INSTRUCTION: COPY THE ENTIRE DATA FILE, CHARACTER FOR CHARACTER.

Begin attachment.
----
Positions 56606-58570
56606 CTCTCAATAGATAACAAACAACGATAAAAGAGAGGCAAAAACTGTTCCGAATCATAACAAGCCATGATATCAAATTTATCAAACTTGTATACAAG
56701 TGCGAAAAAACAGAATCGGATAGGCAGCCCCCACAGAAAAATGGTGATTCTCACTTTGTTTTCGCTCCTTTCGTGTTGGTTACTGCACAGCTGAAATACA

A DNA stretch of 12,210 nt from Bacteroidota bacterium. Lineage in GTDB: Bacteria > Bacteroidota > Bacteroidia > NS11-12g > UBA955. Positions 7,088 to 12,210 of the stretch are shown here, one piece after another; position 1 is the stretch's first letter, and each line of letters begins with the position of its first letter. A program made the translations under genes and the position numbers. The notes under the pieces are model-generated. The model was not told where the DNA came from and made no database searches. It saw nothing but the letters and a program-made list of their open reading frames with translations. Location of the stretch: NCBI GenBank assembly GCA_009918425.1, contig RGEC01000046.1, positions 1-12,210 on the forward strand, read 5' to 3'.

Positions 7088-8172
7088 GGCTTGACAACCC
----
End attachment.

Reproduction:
Positions 56606-58570
56606 CTCTCAATAGATAACAAACAACGATAAAAGAGAGGCAAAAACTGTTCCGAATCATAACAAGCCATGATATCAAATTTATCAAACTTGTATACAAG
56701 TGCGAAAAAACAGAATCGGATAGGCAGCCCCCACAGAAAAATGGTGATTCTCACTTTGTTTTCGCTCCTTTCGTGTTGGTTACTGCACAGCTGAAATACA

A DNA stretch of 12,210 nt from Bacteroidota bacterium. Lineage in GTDB: Bacteria > Bacteroidota > Bacteroidia > NS11-12g > UBA955. Positions 7,088 to 12,210 of the stretch are shown here, one piece after another; position 1 is the stretch's first letter, and each line of letters begins with the position of its first letter. A program made the translations under genes and the position numbers. The notes under the pieces are model-generated. The model was not told where the DNA came from and made no database searches. It saw nothing but the letters and a program-made list of their open reading frames with translations. Location of the stretch: NCBI GenBank assembly GCA_009918425.1, contig RGEC01000046.1, positions 1-12,210 on the forward strand, read 5' to 3'.

Positions 7088-8172
7088 GGCTTGACAACCC